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Healthcare Design Strategy and Innovation:
NewYork-Presbyterian Pediatric Intensive Care Unit


NewYork Presbyterian Pediatric Intensive Care Unit (New York, NY)

Design Process and Deliverables

Report Excerpts

This report was the result of a very iterative and collaborative design process.  Over the course of several weeks, there were ongoing communications and reviews between the design teams and the client (project leaders) at the hospital. Given the sophistication of the client and their interest in the evidence behind the design, we developed a translational document with an emphasis on evidence and pragmatism. 


The translational document covers five distinct goals with accompanying strategies. However, upon consultation with the client at NYPH PICU, the team decided to solely focus its attention on one of these goals, i.e. reducing hospital-acquired infections (HAI), for the design innovation phase. These solutions tackle the issue of high CLASBI rates, as it was identified as the most pressing issue.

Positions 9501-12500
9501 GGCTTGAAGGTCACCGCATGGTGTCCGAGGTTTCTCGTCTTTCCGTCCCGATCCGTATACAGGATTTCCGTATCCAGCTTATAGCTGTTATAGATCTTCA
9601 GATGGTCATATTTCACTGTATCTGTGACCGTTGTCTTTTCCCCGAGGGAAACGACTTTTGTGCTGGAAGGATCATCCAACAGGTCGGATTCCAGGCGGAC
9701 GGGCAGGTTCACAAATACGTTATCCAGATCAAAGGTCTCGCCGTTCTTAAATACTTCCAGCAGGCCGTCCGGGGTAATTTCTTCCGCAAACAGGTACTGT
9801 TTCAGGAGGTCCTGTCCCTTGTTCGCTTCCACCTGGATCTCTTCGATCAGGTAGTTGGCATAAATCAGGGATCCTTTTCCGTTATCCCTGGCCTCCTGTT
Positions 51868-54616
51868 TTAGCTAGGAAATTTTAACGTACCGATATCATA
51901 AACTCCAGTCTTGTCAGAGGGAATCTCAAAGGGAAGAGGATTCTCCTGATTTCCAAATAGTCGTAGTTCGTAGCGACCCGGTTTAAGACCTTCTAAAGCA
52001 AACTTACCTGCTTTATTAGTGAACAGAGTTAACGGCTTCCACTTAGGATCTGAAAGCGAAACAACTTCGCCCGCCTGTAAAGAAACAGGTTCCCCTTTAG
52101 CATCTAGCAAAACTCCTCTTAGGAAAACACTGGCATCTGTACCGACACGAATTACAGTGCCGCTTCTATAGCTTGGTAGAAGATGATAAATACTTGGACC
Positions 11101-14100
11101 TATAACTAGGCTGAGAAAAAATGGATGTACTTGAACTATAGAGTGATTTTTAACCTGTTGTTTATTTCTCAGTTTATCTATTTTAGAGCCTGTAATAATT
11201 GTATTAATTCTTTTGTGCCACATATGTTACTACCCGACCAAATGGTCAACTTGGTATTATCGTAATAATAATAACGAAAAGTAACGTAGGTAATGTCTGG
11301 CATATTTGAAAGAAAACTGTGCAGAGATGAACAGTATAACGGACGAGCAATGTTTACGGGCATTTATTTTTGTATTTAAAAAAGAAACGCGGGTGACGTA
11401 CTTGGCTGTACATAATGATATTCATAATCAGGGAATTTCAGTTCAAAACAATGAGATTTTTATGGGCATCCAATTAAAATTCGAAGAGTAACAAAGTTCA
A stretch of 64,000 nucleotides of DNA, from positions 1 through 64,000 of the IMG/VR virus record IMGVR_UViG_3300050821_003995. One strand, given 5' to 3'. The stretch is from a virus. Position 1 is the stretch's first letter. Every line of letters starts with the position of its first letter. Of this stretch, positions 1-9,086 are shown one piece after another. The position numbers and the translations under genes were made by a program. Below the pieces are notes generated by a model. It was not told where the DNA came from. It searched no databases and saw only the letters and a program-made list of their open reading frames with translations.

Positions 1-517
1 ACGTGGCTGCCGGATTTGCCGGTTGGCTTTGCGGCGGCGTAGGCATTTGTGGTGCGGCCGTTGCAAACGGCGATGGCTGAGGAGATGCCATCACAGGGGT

Translational Design Guidelines

  1. Reduce Hospital Acquired Infections (HAI)

  2. Buffering the stressful effects of noise

  3. Improve Palliative Care for patients, family and staff

  4. Identify human-centered care transformation opportunities

  5. Develop protocol/systems for maintaining solutions that are respectful to those on the front line and economically effective in effort and financial cost.


Design Innovation & Business Cases: Reduce HAI

  1. Pass-through cabinetry

  2. Temporary Isolation Room 

  3. Secure ID Access Card Reader

  4. Antimicrobial Copper Surfaces

  5. Patient Tablets

Qualitative and Quantitative Research

Investigative Process:

We spent time at the PICU making observations and speaking with all relevant user groups as well as specialists. We had the opportunity to listen to the experiences of families/parents of children who were or are in the PICU, to nurses, doctors, attendings, and administrators. The hospital provided a variety of data for us to analyze, from infection rates to floorplans to staff schedules. We were also given workshops on sleep science, healthcare metrics and terminology, infection control, and hospital floor plan analysis, from experts on the subjects.


We employed design thinking and SCRUM project management strategies.

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